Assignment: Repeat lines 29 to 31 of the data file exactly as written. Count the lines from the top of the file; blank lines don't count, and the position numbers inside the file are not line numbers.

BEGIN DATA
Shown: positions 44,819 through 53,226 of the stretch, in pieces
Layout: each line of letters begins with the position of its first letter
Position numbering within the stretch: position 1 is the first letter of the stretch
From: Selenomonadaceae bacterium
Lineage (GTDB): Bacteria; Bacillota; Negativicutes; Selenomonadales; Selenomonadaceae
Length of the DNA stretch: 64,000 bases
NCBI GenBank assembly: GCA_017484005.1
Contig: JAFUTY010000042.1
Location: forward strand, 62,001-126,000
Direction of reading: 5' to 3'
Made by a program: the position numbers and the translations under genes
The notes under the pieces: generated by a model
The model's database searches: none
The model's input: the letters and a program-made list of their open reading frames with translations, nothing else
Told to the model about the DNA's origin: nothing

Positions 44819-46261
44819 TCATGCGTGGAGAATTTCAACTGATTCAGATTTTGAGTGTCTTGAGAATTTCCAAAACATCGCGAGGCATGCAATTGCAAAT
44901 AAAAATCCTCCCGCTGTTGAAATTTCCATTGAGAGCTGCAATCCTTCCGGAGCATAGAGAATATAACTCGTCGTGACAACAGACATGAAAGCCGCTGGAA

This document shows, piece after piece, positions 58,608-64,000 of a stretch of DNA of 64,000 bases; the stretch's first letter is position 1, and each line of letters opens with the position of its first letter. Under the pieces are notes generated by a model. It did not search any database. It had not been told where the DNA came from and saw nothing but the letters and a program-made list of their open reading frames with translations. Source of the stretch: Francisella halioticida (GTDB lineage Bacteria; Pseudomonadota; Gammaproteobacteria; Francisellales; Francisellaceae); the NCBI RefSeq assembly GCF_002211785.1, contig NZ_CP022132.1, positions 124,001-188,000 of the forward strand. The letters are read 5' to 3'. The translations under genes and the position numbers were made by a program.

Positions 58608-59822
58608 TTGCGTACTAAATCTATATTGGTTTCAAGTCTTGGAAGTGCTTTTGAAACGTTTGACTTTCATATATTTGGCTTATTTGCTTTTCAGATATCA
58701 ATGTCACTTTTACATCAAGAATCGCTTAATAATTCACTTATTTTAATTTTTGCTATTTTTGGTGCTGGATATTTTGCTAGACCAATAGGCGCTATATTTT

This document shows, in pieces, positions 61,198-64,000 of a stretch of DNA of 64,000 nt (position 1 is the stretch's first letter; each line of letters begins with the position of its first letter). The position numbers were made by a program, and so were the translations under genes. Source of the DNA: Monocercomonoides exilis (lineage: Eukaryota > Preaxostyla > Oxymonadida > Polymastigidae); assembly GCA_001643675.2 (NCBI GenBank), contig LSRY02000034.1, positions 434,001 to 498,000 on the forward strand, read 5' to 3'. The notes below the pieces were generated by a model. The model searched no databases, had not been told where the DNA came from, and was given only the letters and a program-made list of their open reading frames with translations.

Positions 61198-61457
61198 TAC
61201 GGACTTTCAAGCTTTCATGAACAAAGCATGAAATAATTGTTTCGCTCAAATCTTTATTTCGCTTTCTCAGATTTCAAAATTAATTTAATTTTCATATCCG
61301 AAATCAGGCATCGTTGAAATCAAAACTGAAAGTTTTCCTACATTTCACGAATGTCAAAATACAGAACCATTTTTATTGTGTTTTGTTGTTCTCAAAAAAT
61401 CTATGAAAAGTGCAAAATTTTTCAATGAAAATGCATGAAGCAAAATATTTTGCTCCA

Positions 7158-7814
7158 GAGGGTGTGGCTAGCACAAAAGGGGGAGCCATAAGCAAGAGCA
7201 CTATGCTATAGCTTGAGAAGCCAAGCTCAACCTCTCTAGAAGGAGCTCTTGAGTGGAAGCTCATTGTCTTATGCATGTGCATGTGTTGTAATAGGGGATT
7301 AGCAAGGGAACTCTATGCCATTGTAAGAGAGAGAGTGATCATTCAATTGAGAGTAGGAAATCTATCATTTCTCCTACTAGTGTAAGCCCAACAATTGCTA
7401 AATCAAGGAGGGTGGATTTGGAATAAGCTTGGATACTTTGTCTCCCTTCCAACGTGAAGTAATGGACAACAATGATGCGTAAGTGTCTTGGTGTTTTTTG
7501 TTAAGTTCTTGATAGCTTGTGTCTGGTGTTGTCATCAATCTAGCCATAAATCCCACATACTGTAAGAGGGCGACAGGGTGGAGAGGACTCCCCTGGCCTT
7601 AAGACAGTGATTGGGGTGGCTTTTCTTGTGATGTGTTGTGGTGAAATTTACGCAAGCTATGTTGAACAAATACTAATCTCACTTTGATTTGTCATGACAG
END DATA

Positions 7158-7814
7158 GAGGGTGTGGCTAGCACAAAAGGGGGAGCCATAAGCAAGAGCA
7201 CTATGCTATAGCTTGAGAAGCCAAGCTCAACCTCTCTAGAAGGAGCTCTTGAGTGGAAGCTCATTGTCTTATGCATGTGCATGTGTTGTAATAGGGGATT